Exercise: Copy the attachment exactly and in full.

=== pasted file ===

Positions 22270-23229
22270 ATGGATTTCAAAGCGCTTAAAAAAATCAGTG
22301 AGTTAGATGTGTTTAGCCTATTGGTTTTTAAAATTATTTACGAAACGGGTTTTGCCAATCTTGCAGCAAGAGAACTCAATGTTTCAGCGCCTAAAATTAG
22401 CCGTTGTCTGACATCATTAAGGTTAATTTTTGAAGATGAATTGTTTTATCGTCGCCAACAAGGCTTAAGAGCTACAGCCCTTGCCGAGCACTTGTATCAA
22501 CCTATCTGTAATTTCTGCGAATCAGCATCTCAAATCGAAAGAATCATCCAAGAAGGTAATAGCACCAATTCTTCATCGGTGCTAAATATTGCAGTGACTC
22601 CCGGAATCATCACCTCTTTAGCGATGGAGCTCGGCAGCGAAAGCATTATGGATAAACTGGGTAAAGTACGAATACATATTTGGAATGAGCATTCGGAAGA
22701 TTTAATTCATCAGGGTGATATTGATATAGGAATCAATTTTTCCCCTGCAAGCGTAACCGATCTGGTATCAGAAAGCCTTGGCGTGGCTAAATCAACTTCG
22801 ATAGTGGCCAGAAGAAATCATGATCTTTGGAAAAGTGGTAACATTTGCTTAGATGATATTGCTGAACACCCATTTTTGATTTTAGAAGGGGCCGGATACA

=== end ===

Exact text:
Positions 22270-23229
22270 ATGGATTTCAAAGCGCTTAAAAAAATCAGTG
22301 AGTTAGATGTGTTTAGCCTATTGGTTTTTAAAATTATTTACGAAACGGGTTTTGCCAATCTTGCAGCAAGAGAACTCAATGTTTCAGCGCCTAAAATTAG
22401 CCGTTGTCTGACATCATTAAGGTTAATTTTTGAAGATGAATTGTTTTATCGTCGCCAACAAGGCTTAAGAGCTACAGCCCTTGCCGAGCACTTGTATCAA
22501 CCTATCTGTAATTTCTGCGAATCAGCATCTCAAATCGAAAGAATCATCCAAGAAGGTAATAGCACCAATTCTTCATCGGTGCTAAATATTGCAGTGACTC
22601 CCGGAATCATCACCTCTTTAGCGATGGAGCTCGGCAGCGAAAGCATTATGGATAAACTGGGTAAAGTACGAATACATATTTGGAATGAGCATTCGGAAGA
22701 TTTAATTCATCAGGGTGATATTGATATAGGAATCAATTTTTCCCCTGCAAGCGTAACCGATCTGGTATCAGAAAGCCTTGGCGTGGCTAAATCAACTTCG
22801 ATAGTGGCCAGAAGAAATCATGATCTTTGGAAAAGTGGTAACATTTGCTTAGATGATATTGCTGAACACCCATTTTTGATTTTAGAAGGGGCCGGATACA